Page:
On March 14, 2008, Inside INdiana Business.com published "Poll Asks if Hoosiers Are Ready for Minority or Female President." The article featured results from the IndianaViews survey conducted by ThemeVision LLC and JEM Research. The article stated, "More than 75 percent of Hoosiers asked believe Senator Barack Obama (D-Illinois) could win this year’s presidential election. Less than 60 percent of respondents believe Senator Hillary Clinton (D-New York) has a chance for victory in November." The IndianaViews survey also showed that Indiana residents are divided in their belief about whether most Hoosiers are ready for an African-American president. Fifty-seven percent said "yes," 39 percent said "no" and 4 percent "don’t know." Similarly, 53 percent of respondents believe most Hoosiers are ready for a female president, compared to 44 percent who say Hoosiers are not ready and 4 percent who "don’t know."
"This data is very telling and gives us insight into Hoosiers’ thoughts about the Democratic candidates for President and their likelihood of becoming the Democratic nominee,” said Christina Studebaker, a Ph.D. psychologist and vice-president of ThemeVision, who helped conduct the survey. “What’s interesting about the results is that Obama is perceived similarly among different groups. He’s favored as much by conservatives as by liberals, by Republicans as by Democrats. In comparison, Clinton is favored by Democrats but not by Republicans,” she added.
The IndianaViews Survey is a collaborative effort of JEM Research Inc. and ThemeVision LLC. JEM Research, Inc., located in Valparaiso, Ind., supports marketing and trial consulting firms nationwide with data collection and project management support services. ThemeVision LLC is a trial consulting and opinion research firm based in Indianapolis that specializes in studying public perceptions of legal, political and social policy issues.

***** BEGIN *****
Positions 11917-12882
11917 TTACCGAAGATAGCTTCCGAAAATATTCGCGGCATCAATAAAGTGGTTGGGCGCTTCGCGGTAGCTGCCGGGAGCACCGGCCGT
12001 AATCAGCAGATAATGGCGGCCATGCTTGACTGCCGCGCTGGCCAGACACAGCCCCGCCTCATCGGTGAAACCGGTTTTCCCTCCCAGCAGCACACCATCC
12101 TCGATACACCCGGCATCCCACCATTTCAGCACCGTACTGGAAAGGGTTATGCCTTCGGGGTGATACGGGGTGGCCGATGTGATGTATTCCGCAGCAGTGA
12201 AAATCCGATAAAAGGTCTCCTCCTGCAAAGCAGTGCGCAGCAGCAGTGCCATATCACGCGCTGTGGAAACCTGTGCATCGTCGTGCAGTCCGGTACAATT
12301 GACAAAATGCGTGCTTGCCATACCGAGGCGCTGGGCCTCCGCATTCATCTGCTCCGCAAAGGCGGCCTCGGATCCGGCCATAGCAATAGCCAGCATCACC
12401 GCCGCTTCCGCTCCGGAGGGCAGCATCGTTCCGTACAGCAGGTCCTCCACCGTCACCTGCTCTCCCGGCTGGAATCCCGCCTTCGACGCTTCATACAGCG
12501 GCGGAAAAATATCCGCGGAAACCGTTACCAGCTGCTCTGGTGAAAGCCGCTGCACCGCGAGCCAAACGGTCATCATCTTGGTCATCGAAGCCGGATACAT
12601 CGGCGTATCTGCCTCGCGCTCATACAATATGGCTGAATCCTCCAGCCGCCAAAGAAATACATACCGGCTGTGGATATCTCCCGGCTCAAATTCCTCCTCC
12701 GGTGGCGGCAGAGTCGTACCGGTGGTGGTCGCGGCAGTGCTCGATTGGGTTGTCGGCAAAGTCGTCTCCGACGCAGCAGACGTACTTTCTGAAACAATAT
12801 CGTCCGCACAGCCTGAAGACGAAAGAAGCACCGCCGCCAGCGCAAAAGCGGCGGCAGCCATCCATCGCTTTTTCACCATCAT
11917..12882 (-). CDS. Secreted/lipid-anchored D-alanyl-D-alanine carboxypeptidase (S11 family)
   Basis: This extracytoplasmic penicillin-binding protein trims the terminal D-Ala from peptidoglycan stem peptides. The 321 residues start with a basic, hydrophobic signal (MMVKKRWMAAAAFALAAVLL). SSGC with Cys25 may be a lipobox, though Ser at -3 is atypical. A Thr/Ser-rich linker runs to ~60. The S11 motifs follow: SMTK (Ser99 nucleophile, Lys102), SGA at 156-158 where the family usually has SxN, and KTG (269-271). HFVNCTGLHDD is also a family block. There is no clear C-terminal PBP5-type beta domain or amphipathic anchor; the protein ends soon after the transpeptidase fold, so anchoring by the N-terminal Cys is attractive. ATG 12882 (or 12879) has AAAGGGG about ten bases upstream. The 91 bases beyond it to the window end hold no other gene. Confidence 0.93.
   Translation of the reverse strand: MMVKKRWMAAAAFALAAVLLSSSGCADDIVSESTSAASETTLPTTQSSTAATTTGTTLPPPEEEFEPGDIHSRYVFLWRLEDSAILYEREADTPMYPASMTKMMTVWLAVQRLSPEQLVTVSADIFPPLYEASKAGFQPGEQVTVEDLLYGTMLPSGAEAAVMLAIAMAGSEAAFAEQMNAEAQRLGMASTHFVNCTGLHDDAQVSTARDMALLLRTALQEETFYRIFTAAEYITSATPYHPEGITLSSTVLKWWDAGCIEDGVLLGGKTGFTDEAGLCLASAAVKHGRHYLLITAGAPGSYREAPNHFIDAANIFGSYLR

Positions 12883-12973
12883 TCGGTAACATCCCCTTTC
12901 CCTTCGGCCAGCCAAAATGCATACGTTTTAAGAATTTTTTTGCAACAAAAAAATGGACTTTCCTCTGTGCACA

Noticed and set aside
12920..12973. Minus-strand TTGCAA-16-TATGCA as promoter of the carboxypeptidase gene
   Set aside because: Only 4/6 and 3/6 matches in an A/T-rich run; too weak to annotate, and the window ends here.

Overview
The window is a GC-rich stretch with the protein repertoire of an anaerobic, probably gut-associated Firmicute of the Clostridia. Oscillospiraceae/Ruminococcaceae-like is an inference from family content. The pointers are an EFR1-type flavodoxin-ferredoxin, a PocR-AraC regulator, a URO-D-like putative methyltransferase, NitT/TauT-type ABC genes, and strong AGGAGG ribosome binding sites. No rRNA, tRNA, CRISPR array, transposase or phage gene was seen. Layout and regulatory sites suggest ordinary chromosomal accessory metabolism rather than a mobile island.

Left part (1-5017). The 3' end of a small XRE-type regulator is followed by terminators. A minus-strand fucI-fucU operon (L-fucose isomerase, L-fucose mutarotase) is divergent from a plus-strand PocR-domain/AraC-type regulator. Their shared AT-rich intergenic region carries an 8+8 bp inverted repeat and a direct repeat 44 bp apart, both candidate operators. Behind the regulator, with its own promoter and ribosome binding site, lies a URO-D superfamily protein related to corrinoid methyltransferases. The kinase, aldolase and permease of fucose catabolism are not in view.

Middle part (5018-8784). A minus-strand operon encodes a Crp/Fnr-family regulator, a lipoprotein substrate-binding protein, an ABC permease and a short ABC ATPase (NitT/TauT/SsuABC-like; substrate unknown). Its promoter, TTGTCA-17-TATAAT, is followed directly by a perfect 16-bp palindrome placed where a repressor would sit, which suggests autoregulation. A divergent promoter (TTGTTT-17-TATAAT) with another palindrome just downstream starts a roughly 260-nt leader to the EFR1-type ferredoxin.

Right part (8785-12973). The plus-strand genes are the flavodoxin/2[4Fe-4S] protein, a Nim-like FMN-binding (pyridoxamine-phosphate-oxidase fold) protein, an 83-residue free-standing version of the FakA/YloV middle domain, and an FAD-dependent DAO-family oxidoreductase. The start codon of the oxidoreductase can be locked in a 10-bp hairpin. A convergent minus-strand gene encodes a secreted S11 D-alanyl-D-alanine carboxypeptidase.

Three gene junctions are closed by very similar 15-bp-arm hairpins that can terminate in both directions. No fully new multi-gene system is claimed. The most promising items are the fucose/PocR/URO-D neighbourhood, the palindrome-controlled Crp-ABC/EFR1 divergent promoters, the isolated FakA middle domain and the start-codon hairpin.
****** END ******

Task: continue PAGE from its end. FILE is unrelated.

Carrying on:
“The survey challenged participants to answer the big questions behind the presidential race based on their own opinions as well as their perceptions of public opinion,” said ThemeVision President Dennis Stolle, a Ph.D. psychologist.
Methodology: Results were based on telephone interviews with Indiana residents, aged 18 and older, conducted March 1- March 6, 2008. Interviews were conducted with respondents from households with listed telephone numbers. For results based on the total sample, one can say with 95 percent confidence that the maximum margin of sampling error is +/- 5 percentage points. The margin of sampling error is larger for subgroups used in the analysis. In addition to sampling error, question wording and practical difficulties in conducting surveys can introduce error or bias into the findings of public opinion polls.